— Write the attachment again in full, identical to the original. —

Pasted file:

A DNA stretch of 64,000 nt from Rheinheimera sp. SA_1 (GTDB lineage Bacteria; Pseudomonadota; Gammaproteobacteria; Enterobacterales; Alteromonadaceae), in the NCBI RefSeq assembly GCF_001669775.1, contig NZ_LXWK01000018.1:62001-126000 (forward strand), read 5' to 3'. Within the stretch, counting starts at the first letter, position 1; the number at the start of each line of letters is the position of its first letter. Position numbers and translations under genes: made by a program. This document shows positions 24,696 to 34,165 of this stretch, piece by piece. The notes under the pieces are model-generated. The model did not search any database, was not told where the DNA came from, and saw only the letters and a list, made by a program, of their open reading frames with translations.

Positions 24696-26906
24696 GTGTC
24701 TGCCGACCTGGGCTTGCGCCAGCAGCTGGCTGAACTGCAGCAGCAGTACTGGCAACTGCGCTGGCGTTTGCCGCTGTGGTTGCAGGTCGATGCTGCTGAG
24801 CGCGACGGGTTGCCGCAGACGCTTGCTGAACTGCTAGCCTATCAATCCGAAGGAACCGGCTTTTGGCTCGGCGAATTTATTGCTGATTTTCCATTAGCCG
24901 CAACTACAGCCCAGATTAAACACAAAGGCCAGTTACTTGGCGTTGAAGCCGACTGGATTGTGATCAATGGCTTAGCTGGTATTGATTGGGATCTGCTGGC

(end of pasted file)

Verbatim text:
A DNA stretch of 64,000 nt from Rheinheimera sp. SA_1 (GTDB lineage Bacteria; Pseudomonadota; Gammaproteobacteria; Enterobacterales; Alteromonadaceae), in the NCBI RefSeq assembly GCF_001669775.1, contig NZ_LXWK01000018.1:62001-126000 (forward strand), read 5' to 3'. Within the stretch, counting starts at the first letter, position 1; the number at the start of each line of letters is the position of its first letter. Position numbers and translations under genes: made by a program. This document shows positions 24,696 to 34,165 of this stretch, piece by piece. The notes under the pieces are model-generated. The model did not search any database, was not told where the DNA came from, and saw only the letters and a list, made by a program, of their open reading frames with translations.

Positions 24696-26906
24696 GTGTC
24701 TGCCGACCTGGGCTTGCGCCAGCAGCTGGCTGAACTGCAGCAGCAGTACTGGCAACTGCGCTGGCGTTTGCCGCTGTGGTTGCAGGTCGATGCTGCTGAG
24801 CGCGACGGGTTGCCGCAGACGCTTGCTGAACTGCTAGCCTATCAATCCGAAGGAACCGGCTTTTGGCTCGGCGAATTTATTGCTGATTTTCCATTAGCCG
24901 CAACTACAGCCCAGATTAAACACAAAGGCCAGTTACTTGGCGTTGAAGCCGACTGGATTGTGATCAATGGCTTAGCTGGTATTGATTGGGATCTGCTGGC